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Blockchain hits India shore: Part 3

Hopefully you have followed our story on Blockchain in Part 1 & Part 2 as well. What started with ICICI Bank and Yes Bank; now seems to have taken a major systemic push with IDRBT releasing its report on blockchain applicability for Indian banking post their POC (proof of concept) testing.

While we will recommend every interested individual to go through the full IDRBT document (refer Source), here we will put in the key takeaways. Remember the document also provides a good peak into what the technology means and the pros & cons of having same leveraged for financial services industry.

Key Takeaways on leveraging BCT (blockchain technology) for India BFSI:

  1. Fraud Prevention, Cost Savings, Operational Efficiency and Transparency are 4 main advantages outlined
    1. The fundamental aspects of BCT, distributed ledger, consensus in transactions & usage of hash pointer (data integrity, tamper evident etc) will make fraud much more difficult.
    2. Similarly near real time monitoring & settlement of transaction will bring cost saves to FX & other payments processes (reconciliation will also be much faster & easier).
    3. Crunching of process time can bring down both TAT & cost while distributed network means better resiliency.
    4. Immutability of the blocks (& transactions forming it) and better auditability adds to transparency.
  2. Lighter blocks with hash pointers to the actual supporting documents/ files, which will be stored separately & securely in digital format
  3. “Permissioned” blockchain architecture seems to be the way forward, at least for now.  What it means, that instead of everyone having access to mining (append new blocks to the ledger) or validation of transactions/ blocks, there will be restricted authorized set of people/ stakeholders/ blockchain participants who can either be mining or validating.
  4. Use cases discussed globally are: Trade finance, cross border payments, capital market trading, Loan syndication, bond trading, supply chain financing
  5. IDRBT recommends a phased journey:
    1. Within bank, a blockchain for internal purpose. This will create awareness and acclimatization, as well
    2. Start from low complexity to more complex use cases: For e.g. centralized KYC (secure distributed database of client information) >> cross border payments >> syndication of loans >> Trade finance >> Capital Markets. Smart contract can be embedded in most of them as well.
    3. Central Bank/ RBI: Start looking at digitization of currency (not to be confused with bitcoin) but this will be digitization of Indian Rupee. This will be more to align to the bigger ‘cashless’ agenda that is being pursued vigorously by the current Govt.
  6. The POC was done on ‘Domestic Trade finance letter of credit’ and it was found to be quite successful and extendable easily for a few more use cases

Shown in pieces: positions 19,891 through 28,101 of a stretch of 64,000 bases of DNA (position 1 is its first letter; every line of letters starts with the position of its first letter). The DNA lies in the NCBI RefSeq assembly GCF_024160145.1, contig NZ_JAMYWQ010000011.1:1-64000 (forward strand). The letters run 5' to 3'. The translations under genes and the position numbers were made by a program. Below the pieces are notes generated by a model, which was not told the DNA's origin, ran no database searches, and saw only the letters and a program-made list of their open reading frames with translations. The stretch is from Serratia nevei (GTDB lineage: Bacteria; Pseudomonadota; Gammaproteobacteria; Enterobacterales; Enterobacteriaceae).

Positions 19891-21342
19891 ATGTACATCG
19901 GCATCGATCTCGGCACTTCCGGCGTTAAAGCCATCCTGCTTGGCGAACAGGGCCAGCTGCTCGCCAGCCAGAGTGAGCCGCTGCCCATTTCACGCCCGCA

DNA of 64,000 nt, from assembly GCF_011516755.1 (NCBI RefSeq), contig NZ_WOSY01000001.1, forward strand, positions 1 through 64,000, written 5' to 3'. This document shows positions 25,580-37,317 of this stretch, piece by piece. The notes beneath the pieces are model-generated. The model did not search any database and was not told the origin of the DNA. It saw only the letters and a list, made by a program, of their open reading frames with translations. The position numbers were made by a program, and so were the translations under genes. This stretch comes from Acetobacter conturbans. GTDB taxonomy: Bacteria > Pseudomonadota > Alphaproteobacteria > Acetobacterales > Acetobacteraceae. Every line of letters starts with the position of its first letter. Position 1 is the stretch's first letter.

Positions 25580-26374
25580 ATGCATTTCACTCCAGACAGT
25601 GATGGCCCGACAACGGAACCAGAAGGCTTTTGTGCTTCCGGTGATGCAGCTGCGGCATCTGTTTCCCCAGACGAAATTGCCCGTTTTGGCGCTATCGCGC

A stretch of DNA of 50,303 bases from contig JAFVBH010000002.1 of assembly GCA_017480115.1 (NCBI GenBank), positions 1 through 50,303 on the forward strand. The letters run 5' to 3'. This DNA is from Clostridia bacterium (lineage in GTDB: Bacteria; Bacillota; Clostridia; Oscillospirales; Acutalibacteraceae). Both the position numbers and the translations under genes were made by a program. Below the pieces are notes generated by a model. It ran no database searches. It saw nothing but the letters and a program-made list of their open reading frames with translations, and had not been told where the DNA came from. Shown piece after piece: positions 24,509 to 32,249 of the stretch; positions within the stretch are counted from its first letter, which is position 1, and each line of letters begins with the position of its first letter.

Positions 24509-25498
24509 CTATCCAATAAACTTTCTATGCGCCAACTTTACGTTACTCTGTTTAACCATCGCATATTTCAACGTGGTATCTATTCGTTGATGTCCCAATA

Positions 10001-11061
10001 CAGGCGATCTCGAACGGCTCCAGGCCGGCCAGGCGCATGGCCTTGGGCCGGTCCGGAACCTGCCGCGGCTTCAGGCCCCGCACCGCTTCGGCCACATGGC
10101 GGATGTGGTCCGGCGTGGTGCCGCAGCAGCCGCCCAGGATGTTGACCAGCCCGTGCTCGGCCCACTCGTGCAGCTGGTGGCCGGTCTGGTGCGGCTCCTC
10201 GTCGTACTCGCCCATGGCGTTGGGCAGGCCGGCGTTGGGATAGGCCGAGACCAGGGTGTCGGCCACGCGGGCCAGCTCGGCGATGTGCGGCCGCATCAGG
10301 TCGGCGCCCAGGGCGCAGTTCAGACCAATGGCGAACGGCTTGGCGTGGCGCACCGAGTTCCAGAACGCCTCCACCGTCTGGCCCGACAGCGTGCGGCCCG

7. Security, Privacy & Scalability will remain key aspects to success of the blockchain and further maturity of the same. Security has to be appreciated at a broader level covering ledger, network, transaction, ecosystem, smart contract. Privacy will become an important consideration in the ‘permissioned world’ as the players will be known. Scalability will be a factor driven by the inherent architecture; the kind of use case will define the block size & block generation time, similarly on validation mechanism.  Ultimately the architecture to be implemented has to take a balance viewpoint between security, privacy & scalability.

 Our feeling is that bitcoin may not become a reality in India but we may see more focused efforts by RBI & the banks on leveraging BCT for ‘digitized currency’ and other mentioned ‘use cases’. While, as earlier reported, likes of ICICI, Axis, Yes Bank have already gone live with BCT in a few of these use cases. Others may follow suit as the advantages in terms of able to crunch the cost & time for processes (simplifying the process significantly) looks very promising. But a more wide scale usage will need:

  1. Lessons from these baby steps to be fed back into the system for correction/ modification, as necessary
  2. Maturing of the technology further to effectively address the concerns with respect to privacy, security & scalability and striking a right balance
  3. More players adopting it to will make the use cases more stronger as the advantages are better placed in a multi stakeholder, multi geography scenario and banking ultimately is a strongly interconnected ecosystem

As usual, keep watching this space for more developments on BCT and adoption of the same in Indian banks. Are we going to see a PSU bank going live with a use case soon following in footsteps of ICICI, Axis & Yes bank? Keep watching.

Source:

  1. IDRBT: Whitepaper on “Applications of Blockchain Technology- To Banking & Financial Sector in India”: Jan 2017
  2. Other important references made by IDRBT and otherwise helpful standalone:

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